Lock Down AD
While SecurityManager won't actively fix your problems for you, it does make finding them fairly simple.
Active Directory has become a core part of many
networks over the past five years, even in organizations that don't use Windows exclusively. Among its many functions, AD is the central directory for Exchange and the central security controller for Windows file and print servers in a domain environment.
Unfortunately, AD is a complex system, especially when it comes to security. It's easy for AD to grow increasingly less secure as minor changes pile up into major issues. More administrators get their fingers into the pie and consistency goes out the window. Everyone has
different ideas about what's secure and what isn't, and the result is often a hodgepodge of configurations.
NetPro SecurityManager's goal is to simplify and solidify AD security through automation and analysis. It's built around Microsoft's own best practices, many of which have come out of Microsoft
Consulting Services' (MCS) experience with AD deployment and management.
The tool performs a series of tests,
analyzing several different AD
configuration settings and security
properties. It highlights known
vulnerabilities like multi-forest trusts that aren't using security identifier (SID) filtering, unauthorized domain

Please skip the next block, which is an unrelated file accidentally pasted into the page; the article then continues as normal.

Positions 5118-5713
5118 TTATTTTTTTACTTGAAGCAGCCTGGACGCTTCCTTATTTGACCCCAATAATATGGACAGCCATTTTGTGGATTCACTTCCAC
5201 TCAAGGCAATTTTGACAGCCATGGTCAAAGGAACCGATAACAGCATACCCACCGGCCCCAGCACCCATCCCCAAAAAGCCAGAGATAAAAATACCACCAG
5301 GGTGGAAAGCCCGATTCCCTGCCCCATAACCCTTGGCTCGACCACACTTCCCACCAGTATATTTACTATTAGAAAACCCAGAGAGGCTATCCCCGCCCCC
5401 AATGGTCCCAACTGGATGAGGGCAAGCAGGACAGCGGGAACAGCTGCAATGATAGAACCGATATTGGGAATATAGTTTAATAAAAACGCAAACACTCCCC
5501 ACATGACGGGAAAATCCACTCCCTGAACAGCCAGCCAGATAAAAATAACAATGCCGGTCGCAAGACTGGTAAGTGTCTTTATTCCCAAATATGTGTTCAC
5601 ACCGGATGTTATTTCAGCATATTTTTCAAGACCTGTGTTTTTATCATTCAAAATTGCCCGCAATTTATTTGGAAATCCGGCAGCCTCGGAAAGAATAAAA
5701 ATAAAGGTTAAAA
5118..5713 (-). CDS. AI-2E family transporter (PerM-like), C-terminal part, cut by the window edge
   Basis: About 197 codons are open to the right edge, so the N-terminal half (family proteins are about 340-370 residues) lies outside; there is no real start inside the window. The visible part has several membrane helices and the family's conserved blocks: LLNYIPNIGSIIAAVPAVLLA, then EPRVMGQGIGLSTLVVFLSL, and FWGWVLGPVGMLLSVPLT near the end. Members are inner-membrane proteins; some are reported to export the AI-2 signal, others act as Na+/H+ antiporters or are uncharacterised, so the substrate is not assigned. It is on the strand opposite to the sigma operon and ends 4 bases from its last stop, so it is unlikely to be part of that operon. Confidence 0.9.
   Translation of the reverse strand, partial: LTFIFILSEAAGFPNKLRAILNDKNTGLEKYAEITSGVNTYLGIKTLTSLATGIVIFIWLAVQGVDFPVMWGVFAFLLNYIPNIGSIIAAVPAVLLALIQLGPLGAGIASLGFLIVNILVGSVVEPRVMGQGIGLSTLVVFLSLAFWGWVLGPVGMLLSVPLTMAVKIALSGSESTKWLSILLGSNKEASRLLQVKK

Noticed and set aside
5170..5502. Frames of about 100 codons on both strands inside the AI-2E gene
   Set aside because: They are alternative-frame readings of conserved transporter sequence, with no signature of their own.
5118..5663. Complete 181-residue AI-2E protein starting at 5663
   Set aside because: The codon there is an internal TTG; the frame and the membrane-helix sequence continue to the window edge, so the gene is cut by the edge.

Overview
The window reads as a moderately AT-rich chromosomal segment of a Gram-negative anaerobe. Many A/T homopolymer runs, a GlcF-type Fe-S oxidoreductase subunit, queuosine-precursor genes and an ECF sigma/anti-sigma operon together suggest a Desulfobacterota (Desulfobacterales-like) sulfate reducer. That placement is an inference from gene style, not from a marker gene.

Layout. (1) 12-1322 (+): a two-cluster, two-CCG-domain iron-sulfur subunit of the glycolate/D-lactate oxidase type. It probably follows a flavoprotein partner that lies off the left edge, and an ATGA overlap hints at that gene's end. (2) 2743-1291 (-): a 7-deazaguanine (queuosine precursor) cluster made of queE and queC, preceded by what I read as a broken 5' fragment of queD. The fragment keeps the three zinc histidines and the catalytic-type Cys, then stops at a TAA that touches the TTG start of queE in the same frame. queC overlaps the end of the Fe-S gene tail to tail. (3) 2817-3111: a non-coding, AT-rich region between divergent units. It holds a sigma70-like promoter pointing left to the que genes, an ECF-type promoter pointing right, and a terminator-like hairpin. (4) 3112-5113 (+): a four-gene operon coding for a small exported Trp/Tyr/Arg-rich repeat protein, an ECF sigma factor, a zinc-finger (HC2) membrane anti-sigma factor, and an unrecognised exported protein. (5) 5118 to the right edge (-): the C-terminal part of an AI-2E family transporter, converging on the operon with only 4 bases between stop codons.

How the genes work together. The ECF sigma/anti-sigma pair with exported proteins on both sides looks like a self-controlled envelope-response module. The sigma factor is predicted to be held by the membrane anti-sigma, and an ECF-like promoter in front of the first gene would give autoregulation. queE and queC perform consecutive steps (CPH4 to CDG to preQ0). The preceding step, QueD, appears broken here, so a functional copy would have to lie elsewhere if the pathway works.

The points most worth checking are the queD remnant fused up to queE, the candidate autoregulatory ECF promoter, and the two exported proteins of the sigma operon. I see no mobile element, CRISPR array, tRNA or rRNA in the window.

controllers on the network, unauthorized trusts or members and so on. It
immediately notifies you of any problem areas. Those notifications include links to references, detailed descriptions, and other information to help you
understand the problem, its security ramifications and possible solutions.
NetPro Security Manager
Version reviewed: Beta2
Current status: Final Beta/Released
Second half of 05
With AD's numerous configuration settings, a tool that checks them all could end up being pretty hard to navigate. NetPro overcomes this with a set of security standards, which are essentially templates for configuring AD.
There are standards for legacy,
enterprise and high security scenarios. You can use these out of the box or as a starting point to develop your own.
You can only have one security
standard in effect at a time, but you
can switch whenever you like. It wasn't clear to me from the documentation whether this is intentional or whether you should, in fact, be able to have
multiple standards in effect.
Each security standard has multiple categories: Audit Policy, Event Log, General Settings, Network Settings, Security Policy, System Services and User Rights Assignment. Each category specifies multiple rules that define your AD security standards.
The security standards help you
centralize configuration decisions.
You simply have to correct errant
configuration settings to bring them into compliance. This promotes consistency, which leads to a more secure and operationally stable environment.
The software described here is incomplete and still under development; expect it to change before its final release—and hope it changes for the better.
Once you've put a standard into effect, SecurityManager can review your environment for compliance. A summary screen breaks down any
variances by server, which helps you focus on the most problematic areas. Select an individual machine to see a detailed list of variances, including which rule was violated, what
configuration the rule specifies and what configuration is actually in effect.
Security by Policy